Hogan also seems to struggle with how to end his stories. This is most apparent during the second arc. The band has recruited a new drummer, a fez-wearing nutball named Professor Hoodoo. He seems to have become a series regular, by the way, and that’s fine with me. He has a nice look. Anyway, the ghost of Ben Franklin is summoned from an ancient glass harmonica (the original harmonica being a glass tube and not that plastic toy some parents hand out at Halloween). Meanwhile, giant kaiju emerge from the sea and start terrorizing America. They’re all part of some metaphor how America has defied the founding fathers and the spirit of progressivism by caving in to imperialism and religious zealotry. Ooh, topical! (Which, frankly, I don’t totally agree with since the founding fathers were flexing their imperialist muscles early with the Louisiana Purchase, the Monroe Doctrine, and Manifest Destiny. America was always about playing with the big boys.)

That’s a lot of stuff to cover, don’tcha think? Especially when you throw in a hapless music reporter and those two Mothra pixies into the mix. How could anyone possibly come to a satisfying conclusion with all these dangling plot threads in one place? The answer: you can’t. Or, more precisely, you can, but you probably don’t have the attention span to see the entire thing through. This arc finishes Evangelion-style in two pages of stick figures. Along with the crude drawings comes and equally crude resolution: a series of absurd events that had very little to do with any of the previous narrative. It feels like Hogan got tired with how monkey cheese everything had gotten, and he was itching to end the storyline and start on something new. I guess I can’t blame him: the story wasn’t all that compelling to begin with. Still, ending things with stick figures and calling it good is sloppy. I hated it when Evangelion did the same thing with still photographs, and I’m hatin’ it now.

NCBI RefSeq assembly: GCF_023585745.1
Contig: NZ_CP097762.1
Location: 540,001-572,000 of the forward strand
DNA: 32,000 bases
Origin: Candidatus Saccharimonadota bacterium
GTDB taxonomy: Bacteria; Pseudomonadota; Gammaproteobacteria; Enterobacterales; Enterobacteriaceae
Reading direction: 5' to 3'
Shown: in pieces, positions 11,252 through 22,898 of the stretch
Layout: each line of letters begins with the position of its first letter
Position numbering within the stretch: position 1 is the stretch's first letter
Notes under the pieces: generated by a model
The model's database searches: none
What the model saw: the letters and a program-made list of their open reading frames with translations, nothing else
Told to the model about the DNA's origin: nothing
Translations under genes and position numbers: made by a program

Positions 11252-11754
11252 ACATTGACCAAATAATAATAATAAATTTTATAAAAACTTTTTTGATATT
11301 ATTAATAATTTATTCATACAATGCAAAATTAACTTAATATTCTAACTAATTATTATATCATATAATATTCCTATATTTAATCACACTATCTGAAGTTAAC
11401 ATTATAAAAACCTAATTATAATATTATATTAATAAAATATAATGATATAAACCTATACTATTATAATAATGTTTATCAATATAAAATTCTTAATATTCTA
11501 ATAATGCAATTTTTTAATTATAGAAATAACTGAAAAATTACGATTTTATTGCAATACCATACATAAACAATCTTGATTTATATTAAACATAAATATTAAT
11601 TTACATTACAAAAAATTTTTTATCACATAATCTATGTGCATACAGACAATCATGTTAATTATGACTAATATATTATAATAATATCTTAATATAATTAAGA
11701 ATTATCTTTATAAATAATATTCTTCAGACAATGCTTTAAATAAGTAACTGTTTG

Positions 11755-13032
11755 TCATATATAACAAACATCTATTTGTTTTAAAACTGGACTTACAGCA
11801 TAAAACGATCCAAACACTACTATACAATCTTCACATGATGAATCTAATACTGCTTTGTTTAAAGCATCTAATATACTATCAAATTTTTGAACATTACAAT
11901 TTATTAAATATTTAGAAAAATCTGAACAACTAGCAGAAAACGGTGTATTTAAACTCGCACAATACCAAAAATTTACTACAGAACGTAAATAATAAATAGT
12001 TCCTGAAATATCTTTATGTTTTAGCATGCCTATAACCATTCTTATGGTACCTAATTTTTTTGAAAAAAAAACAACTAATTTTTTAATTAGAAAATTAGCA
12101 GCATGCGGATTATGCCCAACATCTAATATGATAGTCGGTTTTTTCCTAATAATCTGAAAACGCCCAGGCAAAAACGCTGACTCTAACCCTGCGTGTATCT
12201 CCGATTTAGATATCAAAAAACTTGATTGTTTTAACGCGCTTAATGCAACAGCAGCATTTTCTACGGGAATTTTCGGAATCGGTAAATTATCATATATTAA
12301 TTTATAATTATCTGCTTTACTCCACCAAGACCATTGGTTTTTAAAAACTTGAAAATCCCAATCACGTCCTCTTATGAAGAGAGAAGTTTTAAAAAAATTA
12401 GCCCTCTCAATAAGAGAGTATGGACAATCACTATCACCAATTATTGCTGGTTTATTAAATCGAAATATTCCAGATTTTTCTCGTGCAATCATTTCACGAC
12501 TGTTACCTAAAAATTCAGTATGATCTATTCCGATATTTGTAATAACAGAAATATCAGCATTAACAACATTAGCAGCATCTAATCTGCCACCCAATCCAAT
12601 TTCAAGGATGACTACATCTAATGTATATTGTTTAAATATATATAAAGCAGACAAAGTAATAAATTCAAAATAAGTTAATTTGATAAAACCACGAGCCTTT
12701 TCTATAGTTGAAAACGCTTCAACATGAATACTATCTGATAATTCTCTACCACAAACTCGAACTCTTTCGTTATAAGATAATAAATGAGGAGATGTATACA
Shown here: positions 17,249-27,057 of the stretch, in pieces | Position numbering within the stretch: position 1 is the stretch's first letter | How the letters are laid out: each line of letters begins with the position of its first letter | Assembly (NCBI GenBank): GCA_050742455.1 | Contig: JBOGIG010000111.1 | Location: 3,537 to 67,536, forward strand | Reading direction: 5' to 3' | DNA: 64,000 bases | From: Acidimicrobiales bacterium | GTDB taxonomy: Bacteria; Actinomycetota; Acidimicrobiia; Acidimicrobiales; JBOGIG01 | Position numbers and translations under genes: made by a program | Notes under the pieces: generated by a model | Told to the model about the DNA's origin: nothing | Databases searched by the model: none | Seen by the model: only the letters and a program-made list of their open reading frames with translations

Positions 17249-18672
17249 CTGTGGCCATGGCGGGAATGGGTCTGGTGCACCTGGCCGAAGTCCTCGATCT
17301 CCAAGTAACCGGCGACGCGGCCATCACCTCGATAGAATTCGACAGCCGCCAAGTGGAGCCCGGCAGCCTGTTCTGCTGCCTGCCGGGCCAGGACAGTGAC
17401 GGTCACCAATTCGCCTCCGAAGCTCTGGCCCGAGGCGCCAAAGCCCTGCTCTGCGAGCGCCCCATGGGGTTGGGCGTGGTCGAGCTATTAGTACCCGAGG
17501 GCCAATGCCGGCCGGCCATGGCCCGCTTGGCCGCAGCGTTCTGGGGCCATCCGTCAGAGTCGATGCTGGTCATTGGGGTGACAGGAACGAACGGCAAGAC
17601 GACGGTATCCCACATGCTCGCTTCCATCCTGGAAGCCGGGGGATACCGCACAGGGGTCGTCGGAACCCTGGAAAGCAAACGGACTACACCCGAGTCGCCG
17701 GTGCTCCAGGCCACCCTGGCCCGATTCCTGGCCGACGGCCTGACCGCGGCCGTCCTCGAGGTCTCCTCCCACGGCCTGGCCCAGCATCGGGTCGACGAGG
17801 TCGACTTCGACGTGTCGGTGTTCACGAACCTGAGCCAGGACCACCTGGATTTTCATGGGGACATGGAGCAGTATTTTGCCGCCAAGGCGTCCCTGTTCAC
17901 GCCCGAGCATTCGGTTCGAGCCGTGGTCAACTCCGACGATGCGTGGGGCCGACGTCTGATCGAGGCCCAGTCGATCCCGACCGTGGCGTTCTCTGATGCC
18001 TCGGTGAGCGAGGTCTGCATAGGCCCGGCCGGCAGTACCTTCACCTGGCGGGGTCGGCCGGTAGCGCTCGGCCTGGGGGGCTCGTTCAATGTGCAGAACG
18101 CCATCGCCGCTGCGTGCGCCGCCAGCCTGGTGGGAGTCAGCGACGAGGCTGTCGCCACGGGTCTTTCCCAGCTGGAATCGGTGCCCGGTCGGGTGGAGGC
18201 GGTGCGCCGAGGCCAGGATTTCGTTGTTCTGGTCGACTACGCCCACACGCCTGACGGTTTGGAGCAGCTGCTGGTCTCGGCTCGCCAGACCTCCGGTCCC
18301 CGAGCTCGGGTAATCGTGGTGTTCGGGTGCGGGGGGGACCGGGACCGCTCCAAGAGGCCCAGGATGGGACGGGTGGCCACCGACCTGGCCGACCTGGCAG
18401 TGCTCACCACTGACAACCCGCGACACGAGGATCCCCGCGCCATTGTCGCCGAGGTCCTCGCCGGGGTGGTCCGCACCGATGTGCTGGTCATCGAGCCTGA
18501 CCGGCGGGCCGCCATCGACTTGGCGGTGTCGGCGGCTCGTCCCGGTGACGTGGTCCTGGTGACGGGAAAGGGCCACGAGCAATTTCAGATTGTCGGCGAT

On the plus side, though, there’s the fantastic art. I’ve already covered how the illustrations capture the 1960’s better than similar attempts by more mainstream artists. Hogan does a great job with color. The backgrounds, for example, are gleefully psychedelic. Sometimes, Acid Keg‘s color pallets make me wonder if I ain’t just straight-out tripping. Another thing I like about the art is its resemblance to lesser-known Hanna Barbera productions, like Wacky Races or the one with the stuttering shark. It’s not just the character designs. From time to time, the characters move in wild, exaggerated poses, like they were running through one of those endless hallways in Scooby-Doo.

In the end, I found most of Acid Keg‘s narrative elements to be incohesive and somewhat unfulfilling. It’s like reading a poor man’s Scary Go Round. Yet it’s worth flipping through the comic for the art alone. The latest strip is some random non-sequitur adventure featuring some critter dressed up like Hunter S. Thompson re-enacting a Loony Tune. Skip those. Flip back a few strips where the humans are and bask in the strip’s mod glory.

I do have to thank Mssr. Hogan for one strip especially, though. You see, I’ve been on a major Herb Alpert & The Tijuana Brass kick lately. However, I neglected to download their most essential album. (I know, right?) That changed when Acid Keg featured a familiar rendition of a lady in a tasty bikini. At that moment, I slapped my forehead and said, “‘Whipped Cream & Other Delights’! Hot damn! How did I forget that?” It’s not like Clive’s snarky assessment is too far off either: it sorta IS funny cartoon music. Except, paradoxically, it also lets you imagine you’re a swingin’ cat like Frank Sinatra. Since then, I’ve been grooving to the stylings of the Tijuana Brass, sometimes while wearing a sweet black fedora.

So bless you, Acid Keg. Bless your rainbow colored innards.

Rating: 3 stars (out of 5)

EDIT: By the way, as of Tuesday morning I just got around to editing this thing. I learned my lesson: reviewing webcomics and Monday Night Raw just don’t mix. Usually I could tear my eyes away, but the speculation over the new General Manager (as well as the tag match involving Michael Cole, of all people) was just awesome drama.

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About El Santo

Somehow ended up reading and reviewing almost 300 different webcomics. Life is funny, huh? Despite owning two masks, is not actually a luchador.

Posted on July 29, 2008, in 3 Stars, adventure webcomic, alternative webcomic, comedy webcomic, The Webcomic Overlook, WCO Big Review, webcomics and tagged . Bookmark the permalink. 1 Comment.

  1. Hard to imagine a more thorough and insightful review. I’m glad to know someone else who is as captivated by Steve Hogan’s art as I am.